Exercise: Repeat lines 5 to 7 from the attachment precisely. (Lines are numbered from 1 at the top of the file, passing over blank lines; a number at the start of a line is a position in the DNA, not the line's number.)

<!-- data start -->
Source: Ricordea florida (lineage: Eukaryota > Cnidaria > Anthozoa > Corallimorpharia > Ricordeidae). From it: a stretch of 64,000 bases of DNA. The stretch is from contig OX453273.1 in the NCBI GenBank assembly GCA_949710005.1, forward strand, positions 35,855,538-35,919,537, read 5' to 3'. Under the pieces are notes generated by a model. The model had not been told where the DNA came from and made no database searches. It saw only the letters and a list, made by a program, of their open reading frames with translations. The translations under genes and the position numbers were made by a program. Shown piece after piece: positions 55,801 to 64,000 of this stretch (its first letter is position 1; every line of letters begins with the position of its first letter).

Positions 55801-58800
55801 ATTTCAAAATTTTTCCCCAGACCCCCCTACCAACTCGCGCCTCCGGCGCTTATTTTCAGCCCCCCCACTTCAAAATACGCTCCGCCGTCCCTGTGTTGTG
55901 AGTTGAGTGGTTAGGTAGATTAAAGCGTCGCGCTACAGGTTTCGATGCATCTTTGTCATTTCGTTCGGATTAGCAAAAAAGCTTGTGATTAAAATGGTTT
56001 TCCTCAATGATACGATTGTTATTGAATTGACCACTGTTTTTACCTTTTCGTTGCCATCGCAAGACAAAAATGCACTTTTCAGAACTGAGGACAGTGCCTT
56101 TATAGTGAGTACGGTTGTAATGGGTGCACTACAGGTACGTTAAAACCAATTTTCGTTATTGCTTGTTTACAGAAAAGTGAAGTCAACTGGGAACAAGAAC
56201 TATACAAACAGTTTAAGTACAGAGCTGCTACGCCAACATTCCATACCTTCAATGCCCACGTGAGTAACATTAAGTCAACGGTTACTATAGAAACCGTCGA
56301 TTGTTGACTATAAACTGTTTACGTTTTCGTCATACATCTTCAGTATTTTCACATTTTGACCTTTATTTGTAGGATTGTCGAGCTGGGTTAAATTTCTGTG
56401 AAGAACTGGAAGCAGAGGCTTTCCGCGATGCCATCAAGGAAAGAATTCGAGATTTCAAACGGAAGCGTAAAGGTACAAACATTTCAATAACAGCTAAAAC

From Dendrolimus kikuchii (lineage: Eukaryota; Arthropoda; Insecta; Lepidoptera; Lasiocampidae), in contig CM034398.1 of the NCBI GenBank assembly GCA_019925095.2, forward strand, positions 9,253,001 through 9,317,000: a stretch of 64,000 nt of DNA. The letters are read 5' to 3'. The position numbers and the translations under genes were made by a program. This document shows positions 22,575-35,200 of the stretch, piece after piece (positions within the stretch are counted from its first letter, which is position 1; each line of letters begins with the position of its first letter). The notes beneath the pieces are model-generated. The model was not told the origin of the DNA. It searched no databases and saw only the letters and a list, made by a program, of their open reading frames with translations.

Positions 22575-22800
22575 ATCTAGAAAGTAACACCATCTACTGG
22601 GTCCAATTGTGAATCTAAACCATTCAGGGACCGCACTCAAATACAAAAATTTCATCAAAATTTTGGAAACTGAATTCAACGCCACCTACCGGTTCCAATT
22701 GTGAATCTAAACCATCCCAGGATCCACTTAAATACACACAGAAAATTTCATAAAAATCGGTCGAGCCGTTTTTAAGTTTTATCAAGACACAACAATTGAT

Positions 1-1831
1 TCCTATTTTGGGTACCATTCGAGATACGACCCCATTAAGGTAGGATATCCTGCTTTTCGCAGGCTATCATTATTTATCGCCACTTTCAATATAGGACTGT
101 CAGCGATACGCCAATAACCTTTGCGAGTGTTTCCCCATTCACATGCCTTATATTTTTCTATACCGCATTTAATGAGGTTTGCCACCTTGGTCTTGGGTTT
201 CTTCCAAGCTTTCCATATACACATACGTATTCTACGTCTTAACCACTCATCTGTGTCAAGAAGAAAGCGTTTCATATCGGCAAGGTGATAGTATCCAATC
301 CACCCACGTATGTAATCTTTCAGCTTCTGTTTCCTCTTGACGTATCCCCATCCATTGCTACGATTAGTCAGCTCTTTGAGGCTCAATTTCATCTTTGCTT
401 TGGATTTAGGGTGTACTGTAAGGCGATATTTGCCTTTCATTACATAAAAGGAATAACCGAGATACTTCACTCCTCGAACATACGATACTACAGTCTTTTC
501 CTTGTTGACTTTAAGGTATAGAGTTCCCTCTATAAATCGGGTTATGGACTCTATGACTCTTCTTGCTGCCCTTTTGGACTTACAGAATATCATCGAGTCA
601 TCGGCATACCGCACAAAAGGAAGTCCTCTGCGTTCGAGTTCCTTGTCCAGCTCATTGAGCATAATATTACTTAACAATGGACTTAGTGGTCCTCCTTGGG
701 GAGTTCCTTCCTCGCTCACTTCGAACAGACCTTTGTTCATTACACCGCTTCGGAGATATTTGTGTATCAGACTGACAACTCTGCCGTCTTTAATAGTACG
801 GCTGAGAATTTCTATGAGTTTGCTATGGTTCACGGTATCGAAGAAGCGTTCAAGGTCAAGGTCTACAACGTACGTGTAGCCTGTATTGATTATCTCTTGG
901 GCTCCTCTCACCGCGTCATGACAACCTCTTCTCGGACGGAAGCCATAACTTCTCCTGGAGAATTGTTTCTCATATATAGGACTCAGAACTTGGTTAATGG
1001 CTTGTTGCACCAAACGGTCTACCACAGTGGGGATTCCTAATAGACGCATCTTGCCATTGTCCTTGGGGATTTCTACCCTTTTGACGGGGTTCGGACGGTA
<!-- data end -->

56001 TCCTCAATGATACGATTGTTATTGAATTGACCACTGTTTTTACCTTTTCGTTGCCATCGCAAGACAAAAATGCACTTTTCAGAACTGAGGACAGTGCCTT
56101 TATAGTGAGTACGGTTGTAATGGGTGCACTACAGGTACGTTAAAACCAATTTTCGTTATTGCTTGTTTACAGAAAAGTGAAGTCAACTGGGAACAAGAAC
56201 TATACAAACAGTTTAAGTACAGAGCTGCTACGCCAACATTCCATACCTTCAATGCCCACGTGAGTAACATTAAGTCAACGGTTACTATAGAAACCGTCGA